The Travel Q&A column in the June 27 Travel section gave incorrect contact information for the Dian Fossey Gorilla Fund International. The correct information is 800-851-0203, www.gorillafund.org. (Published 6/30/04)

Q I'd like to take a tour to see mountain gorillas, but I'm sensitive about invading their habitat. Can you recommend a tour?

Lynn Burkett

Frederick

A Viewing mountain gorillas is strictly regulated by authorities at the Virunga National Park in Rwanda and the Bwindi Impenetrable Forest National Park in Uganda, the only two places the endangered gorillas can be found. Only about 650 are left in the wild; none lives in captivity.

Only about 50 people per day receive permits to visit the various gorilla groups, and no more than six people per day can visit any one group. You can spend no more than an hour seeing the gorillas and you must keep a distance of about eight yards. If you have a cold, you won't be allowed to go on the trek to avoid the spread of human disease.

Some travel groups work more closely with conservation groups devoted to protecting this primate. Erika Archibald, spokeswoman for the nonprofit Dian Fossey Gorilla Fund International, recommends Volcanoes Safaris (770-730-0960, www.volcanoessafaris.com), which offers tours ranging from five to 11 days. An eight-day "Gorillas in the Virungas and Bwindi" tour from Kigali, Rwanda, is $2,160 per person double. Archibald said the Gorilla Fund's CEO also leads two trips per year. Info: 011-44-20-7483-2681, www.dianfossey.org.

Craig Sholley, spokesman for the African Wildlife Foundation (202-939-3339, www.awf.org), said his nonprofit group occasionally sponsors gorilla treks. He said most of the better-run safari firms in the United States contract with Volcanoes Safaris or Classic Africa Safaris in Uganda to conduct their gorilla treks. Phil Ward, U.S. rep for Classic Africa Safaris, said the average cost, based on four clients, is $230 to $250 per day per person, plus gorilla trekking permits ($125 each); contact Ward at 304-724-8235 or e-mail him at phil.ward3@juno.com.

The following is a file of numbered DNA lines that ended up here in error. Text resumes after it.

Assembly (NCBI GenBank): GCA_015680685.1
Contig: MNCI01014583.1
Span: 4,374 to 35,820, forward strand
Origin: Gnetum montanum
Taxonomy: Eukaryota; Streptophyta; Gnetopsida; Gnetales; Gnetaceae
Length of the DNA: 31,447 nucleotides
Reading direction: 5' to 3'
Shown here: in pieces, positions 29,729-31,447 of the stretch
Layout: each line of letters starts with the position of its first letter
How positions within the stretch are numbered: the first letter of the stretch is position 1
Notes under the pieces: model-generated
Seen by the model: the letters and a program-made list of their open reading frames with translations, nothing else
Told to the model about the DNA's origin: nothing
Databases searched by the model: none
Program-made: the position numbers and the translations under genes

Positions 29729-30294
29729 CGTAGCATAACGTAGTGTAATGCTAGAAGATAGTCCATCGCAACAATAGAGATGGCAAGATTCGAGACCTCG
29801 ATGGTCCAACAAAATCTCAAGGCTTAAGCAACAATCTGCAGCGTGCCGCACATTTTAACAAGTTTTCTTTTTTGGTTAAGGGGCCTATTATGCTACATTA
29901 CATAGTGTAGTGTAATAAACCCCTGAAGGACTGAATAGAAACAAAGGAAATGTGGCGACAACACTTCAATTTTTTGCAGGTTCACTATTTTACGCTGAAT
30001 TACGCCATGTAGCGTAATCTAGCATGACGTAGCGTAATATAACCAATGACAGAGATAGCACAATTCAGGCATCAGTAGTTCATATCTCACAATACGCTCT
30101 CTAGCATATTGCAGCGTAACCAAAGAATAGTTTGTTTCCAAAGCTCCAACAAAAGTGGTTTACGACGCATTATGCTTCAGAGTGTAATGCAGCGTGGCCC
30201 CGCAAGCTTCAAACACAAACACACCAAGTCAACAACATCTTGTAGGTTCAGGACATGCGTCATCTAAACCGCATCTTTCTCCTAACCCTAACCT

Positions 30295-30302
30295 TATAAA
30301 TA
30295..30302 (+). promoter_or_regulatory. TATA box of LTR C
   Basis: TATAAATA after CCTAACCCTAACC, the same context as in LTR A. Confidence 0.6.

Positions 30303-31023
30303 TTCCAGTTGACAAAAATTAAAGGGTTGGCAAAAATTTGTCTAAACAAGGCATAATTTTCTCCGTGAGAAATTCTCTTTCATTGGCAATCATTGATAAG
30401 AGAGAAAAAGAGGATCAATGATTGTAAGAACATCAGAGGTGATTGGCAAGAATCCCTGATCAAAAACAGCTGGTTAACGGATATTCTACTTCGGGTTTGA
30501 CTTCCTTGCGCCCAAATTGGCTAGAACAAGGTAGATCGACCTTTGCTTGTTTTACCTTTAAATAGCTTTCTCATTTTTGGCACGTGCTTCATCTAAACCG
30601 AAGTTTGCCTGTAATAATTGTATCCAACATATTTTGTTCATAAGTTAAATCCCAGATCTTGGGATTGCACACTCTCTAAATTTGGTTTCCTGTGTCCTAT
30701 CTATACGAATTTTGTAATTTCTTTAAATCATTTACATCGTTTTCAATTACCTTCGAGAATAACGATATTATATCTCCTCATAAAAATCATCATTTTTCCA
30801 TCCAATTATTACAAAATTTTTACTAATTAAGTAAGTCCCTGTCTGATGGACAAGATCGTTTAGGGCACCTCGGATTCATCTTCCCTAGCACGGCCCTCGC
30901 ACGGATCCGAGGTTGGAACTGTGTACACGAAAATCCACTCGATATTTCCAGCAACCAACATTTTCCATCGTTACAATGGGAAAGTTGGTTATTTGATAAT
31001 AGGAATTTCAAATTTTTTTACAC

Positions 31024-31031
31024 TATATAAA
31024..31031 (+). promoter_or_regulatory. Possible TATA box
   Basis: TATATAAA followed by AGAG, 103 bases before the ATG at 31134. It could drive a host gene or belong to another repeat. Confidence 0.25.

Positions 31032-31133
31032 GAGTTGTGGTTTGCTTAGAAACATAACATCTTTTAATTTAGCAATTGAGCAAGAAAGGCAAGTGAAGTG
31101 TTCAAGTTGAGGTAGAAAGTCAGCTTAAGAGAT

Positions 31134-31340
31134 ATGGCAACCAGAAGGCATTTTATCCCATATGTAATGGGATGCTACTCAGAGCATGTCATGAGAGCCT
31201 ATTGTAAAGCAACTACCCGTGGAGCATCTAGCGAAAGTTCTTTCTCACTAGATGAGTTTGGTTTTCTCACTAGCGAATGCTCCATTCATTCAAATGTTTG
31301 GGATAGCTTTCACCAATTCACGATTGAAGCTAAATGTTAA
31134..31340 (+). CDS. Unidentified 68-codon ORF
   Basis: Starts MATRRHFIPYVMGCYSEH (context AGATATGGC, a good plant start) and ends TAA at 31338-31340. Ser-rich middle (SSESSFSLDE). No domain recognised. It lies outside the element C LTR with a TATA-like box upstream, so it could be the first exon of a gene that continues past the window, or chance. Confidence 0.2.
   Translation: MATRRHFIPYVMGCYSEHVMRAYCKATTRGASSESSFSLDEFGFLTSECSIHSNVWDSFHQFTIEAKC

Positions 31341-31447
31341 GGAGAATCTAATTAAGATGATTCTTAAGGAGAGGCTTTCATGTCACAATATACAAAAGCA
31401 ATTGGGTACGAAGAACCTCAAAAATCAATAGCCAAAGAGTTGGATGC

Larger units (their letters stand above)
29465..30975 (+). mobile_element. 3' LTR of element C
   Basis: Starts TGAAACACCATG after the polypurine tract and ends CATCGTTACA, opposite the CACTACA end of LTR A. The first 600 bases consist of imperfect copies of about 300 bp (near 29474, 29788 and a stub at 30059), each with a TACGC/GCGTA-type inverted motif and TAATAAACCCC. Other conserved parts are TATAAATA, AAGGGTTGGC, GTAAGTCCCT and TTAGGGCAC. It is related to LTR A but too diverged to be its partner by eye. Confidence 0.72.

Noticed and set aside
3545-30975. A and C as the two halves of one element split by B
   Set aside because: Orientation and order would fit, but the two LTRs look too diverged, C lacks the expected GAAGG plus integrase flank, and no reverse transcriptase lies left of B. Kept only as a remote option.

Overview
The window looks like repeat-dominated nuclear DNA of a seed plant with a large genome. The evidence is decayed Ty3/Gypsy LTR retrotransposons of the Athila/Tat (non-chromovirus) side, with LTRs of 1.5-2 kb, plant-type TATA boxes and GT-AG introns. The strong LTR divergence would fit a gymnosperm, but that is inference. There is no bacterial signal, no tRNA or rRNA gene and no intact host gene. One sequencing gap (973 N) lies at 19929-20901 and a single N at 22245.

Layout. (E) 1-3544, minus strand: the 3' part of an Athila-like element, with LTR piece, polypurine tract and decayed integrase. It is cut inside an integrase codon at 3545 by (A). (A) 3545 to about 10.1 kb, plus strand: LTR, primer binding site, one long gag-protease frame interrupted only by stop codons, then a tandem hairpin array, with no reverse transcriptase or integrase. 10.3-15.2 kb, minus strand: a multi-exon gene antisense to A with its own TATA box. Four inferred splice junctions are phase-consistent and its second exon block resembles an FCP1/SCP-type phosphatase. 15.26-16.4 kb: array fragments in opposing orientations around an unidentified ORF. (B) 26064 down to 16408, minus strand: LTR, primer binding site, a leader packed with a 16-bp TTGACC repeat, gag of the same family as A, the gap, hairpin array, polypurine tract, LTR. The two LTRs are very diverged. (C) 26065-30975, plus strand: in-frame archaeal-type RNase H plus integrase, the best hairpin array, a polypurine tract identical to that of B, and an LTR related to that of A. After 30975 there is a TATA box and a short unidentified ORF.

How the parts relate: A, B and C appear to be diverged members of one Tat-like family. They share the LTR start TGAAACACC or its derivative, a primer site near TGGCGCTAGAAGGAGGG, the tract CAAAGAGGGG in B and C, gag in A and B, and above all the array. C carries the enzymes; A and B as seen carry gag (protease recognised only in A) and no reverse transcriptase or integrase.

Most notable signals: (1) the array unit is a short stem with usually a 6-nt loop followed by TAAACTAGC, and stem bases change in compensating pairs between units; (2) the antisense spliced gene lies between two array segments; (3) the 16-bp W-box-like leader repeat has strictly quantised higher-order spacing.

Could you recommend a town in Holland outside of Amsterdam to use as a base for touring the countryside by car? Any lodging recommendations?

John Curry

Alexandria

The Netherlands is a small country: East to west is about 100 miles, and north to south about 200 miles. Much of the population is centered in Amsterdam and several cities on its western and southern outskirts, including Rotterdam, The Hague and Utrecht, collectively known as the Randstad. Most tourists stay within this general area, which includes the smaller historic towns of Delft and Gouda.

Delft, a quintessential Dutch town about 35 miles southwest of Amsterdam, is just inland from The Hague and close to Gouda. The only downside is that it's often crowded with tourists, especially during summer. Lodging choices include Bridges House Hotel (011-31-15-212-4036, www.bridges-house.com), Hotel Vermeer (011-31-15-212-6466, www.zalwinhotelgroep.nl) and Hotel Leeuwenbrug (011-31-15-214-7741, www.leeuwenbrug.nl).

If you want to go farther afield, consider Arnhem, about 50 miles southeast of Amsterdam. Called the "Garden City on the Rhine," it's the location of the World War II battle depicted in the movie "A Bridge Too Far" and is just outside of De Hoge Veluwe National Park, a 130,000-acre nature preserve. The Kroller-Muller Museum, with its extensive van Gogh collection, is inside the park. Hotel Landgoed Groot Warnsborn (011-31-26-445-5751, www.grootwarnsborn.nl), starting at $148 a night, is a historic hotel in the woods near the park.

Info: Netherlands Board of Tourism, 212-557-3500, www.holland.com/us.

Are there any travel groups that organize vacations for families and their dogs?

Jeffrey Kaneff

Gaithersburg

Blue Sky Dogs (212-531-3647, www.blueskydogsny.com) arranges weekend trips for you and your pets. A weekend in the Catskills on July 23-25, for example, starts at $385 per person double including one dog. Camp Dogwood (312-458-9549, www.campdogwood.com) operates weeklong camps for dogs and their owners in Michigan and Illinois.

Resources to help you plan a trip with your pet include DogGone, a 16-page bimonthly newsletter of "pure dog travel information." A $25 subscription also allows access to its database of 33,500 dog-friendly places to stay. Info: 970-586-9166, www.doggonefun.com. A Web-based firm is TravelDog (www.traveldog.com), which charges $4.95 for a trial one-month membership.

Animal Fair, a "lifestyle magazine for animal lovers," includes articles about traveling with pets; an eight-issue subscription costs $19.95. Books that may be helpful include "Pets on the Go: A Definitive Pet Accommodation and Vacation Guide" by Dawn and Robert Habgood (Dawbert Press). A free Internet resource of pet friendly hotels is www.petswelcome.com.

Send queries by e-mail (travelqa@washpost.com), fax (202-912-3609) or U.S. mail (Travel Q&A, Washington Post Travel Section, 1150 15th St. NW, Washington D.C. 20071).